Home Instead Senior Care, Birmingham

Greatest Generation Likes Where It Is In Life

Tuesday, February 28, 2012

/PRNewswire/ -- A multigenerational quality of life poll shows that Americans retain a positive outlook despite economic hardships and 76 percent believe "the best is yet to come," and when they think about the quality of their life in the future, many are optimistic.
These results are part of a new GOLD Indicator (Gauging Overall Life Dimensions), the first of an annual survey to assess how Americans view their lives based on the ten indicators of satisfaction – family, neighborhood safety, housing situation, spiritual life, health, friends, work or how days are spent, free time, finances and community involvement. On average, Americans rate their overall quality of life as a 72 on a scale from zero to 100.
Some groups are more satisfied with their lives than others, including America's oldest generation, which gives higher marks than their younger counterparts in 6 out of the 10 GOLD Indicator dimensions, according to the study titled, "Generation to Generation: Gauging the Golden Years," which was conducted for Home Instead Senior Care by the Marist Poll. 
Despite their personal optimism, an overwhelming majority of Americans (74%) think the country is headed the wrong direction, including 76% of Baby Boomers, 79% of the Greatest Generation, 77% of Gen X, and 65% of Millennials.
Americans said that what's good about their lives includes: Family, neighborhood safety, housing, their health and spiritual life.  But weighing on optimism are the lack of community involvementand free time as well as challenges with personal finance.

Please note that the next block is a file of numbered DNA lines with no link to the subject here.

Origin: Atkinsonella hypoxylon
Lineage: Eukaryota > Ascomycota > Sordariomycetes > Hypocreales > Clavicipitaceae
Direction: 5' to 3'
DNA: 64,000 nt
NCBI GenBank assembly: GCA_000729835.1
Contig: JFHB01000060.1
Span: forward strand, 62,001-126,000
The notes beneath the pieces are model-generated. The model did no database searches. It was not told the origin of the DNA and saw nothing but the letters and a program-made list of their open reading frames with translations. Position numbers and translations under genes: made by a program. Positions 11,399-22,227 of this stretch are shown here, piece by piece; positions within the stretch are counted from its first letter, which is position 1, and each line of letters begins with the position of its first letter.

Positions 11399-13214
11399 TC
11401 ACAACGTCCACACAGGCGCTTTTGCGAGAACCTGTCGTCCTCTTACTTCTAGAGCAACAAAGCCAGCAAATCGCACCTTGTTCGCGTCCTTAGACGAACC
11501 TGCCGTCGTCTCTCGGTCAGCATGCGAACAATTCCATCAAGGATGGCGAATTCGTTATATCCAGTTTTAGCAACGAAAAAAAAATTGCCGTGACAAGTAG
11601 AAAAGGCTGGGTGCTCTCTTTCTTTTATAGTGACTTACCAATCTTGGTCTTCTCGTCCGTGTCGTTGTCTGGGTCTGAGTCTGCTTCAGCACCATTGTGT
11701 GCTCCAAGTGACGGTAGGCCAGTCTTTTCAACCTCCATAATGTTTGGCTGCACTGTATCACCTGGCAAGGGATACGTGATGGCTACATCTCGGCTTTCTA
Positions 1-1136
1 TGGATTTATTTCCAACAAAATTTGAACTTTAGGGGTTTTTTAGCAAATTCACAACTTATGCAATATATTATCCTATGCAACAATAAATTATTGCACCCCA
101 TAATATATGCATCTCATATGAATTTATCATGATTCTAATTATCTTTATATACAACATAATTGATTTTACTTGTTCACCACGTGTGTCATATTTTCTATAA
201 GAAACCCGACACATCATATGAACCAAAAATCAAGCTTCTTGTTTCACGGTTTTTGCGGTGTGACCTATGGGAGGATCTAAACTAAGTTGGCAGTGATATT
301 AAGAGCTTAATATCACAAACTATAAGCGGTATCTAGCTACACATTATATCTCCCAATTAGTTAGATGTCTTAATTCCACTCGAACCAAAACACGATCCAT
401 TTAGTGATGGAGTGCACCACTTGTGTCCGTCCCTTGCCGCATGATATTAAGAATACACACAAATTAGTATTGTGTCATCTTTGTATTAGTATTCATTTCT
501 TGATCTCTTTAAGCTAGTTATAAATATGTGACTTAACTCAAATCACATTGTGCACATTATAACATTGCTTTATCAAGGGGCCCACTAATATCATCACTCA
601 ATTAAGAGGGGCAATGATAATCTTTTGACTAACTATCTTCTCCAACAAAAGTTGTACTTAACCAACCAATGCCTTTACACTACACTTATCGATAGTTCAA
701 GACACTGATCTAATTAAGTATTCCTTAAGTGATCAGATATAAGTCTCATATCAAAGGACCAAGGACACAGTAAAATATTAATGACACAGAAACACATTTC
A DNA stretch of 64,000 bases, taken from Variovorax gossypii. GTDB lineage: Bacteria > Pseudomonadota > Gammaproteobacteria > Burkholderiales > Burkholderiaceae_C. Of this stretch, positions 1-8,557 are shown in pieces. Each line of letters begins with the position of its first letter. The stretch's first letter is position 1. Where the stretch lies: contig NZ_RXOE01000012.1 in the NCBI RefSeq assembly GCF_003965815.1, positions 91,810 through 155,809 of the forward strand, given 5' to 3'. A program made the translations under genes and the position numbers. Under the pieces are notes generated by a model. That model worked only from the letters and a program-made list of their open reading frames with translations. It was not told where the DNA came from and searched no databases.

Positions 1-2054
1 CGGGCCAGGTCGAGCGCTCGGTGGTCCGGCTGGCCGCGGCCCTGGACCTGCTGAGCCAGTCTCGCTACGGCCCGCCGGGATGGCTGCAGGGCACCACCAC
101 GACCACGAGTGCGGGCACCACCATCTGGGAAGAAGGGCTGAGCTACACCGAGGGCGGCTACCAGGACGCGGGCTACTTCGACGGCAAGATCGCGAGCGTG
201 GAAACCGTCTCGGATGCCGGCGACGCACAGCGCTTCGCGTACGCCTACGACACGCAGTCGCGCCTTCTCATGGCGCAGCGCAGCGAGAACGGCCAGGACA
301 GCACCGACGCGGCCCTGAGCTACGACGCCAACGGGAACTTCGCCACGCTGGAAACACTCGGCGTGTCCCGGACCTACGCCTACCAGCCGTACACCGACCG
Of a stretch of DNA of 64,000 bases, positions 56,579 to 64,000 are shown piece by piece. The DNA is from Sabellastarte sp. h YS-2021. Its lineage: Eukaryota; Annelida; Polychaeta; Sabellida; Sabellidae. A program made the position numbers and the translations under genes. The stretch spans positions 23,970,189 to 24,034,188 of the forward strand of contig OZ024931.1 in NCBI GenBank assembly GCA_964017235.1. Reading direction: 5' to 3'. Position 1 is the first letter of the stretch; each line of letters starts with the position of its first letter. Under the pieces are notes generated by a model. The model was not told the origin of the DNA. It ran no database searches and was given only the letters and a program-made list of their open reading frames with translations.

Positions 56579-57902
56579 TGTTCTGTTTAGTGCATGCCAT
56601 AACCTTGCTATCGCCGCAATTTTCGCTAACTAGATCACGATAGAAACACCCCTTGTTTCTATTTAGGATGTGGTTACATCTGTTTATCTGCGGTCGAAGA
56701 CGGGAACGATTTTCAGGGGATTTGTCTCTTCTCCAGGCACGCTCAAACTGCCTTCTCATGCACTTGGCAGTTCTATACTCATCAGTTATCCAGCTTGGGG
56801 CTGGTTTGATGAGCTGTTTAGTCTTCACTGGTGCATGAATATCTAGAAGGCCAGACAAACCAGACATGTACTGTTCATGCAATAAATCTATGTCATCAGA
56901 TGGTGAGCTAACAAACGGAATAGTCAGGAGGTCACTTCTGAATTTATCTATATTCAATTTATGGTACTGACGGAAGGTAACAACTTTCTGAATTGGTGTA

"We also found that life after 65 doesn't always match expectations," said Paul Hogan, Chairman and Founder of Home Instead Senior Care.
"The data in our GOLD Indicator allows us to understand the expectations of younger generations for what retirement will be like," Hogan said. "We find that it is not always reflected in what older generations say their reality is.  So, do younger generations have unrealistic expectations OR are these, in fact, a window into the future of retirement?"
The results also showed that Americans, particularly those under 65, are woefully unprepared in the event that they can no longer make their own medical decisions or live independently. Roughly half of those who have already reached retirement age, over 20 million seniors, acknowledge they have not completely prepared for a time when they may not be able to live independently.
"There is clearly a need among younger generations of adults for education about what to expect as they age – and more importantly how to prepare for it," said Hogan.
For many, there's one more piece of good news:  While 29% of those under age 65 worry about enjoying an active sex life after age 65, that simple pleasure of life is a reality for 57% of those over 65 years of age.
"Home Instead is in the business of caring for people in the later stages of life," said Hogan, "so it's important for us to understand how they view life. It's also important for us to understand the perceptions of aging that younger generations possess."
For the complete survey results and research methodology, see:http://www.homeinstead.com/News/Pages/Article.aspx?Filter1Field=ID&Filter1Value=85.
For more information on Home Instead Senior Care, visit www.homeinstead.com.
Contact: Dan Wieberg, Home Instead Senior Care402.575.5970dwieberg@homeinsteadinc.com
SOURCE Home Instead Senior Care

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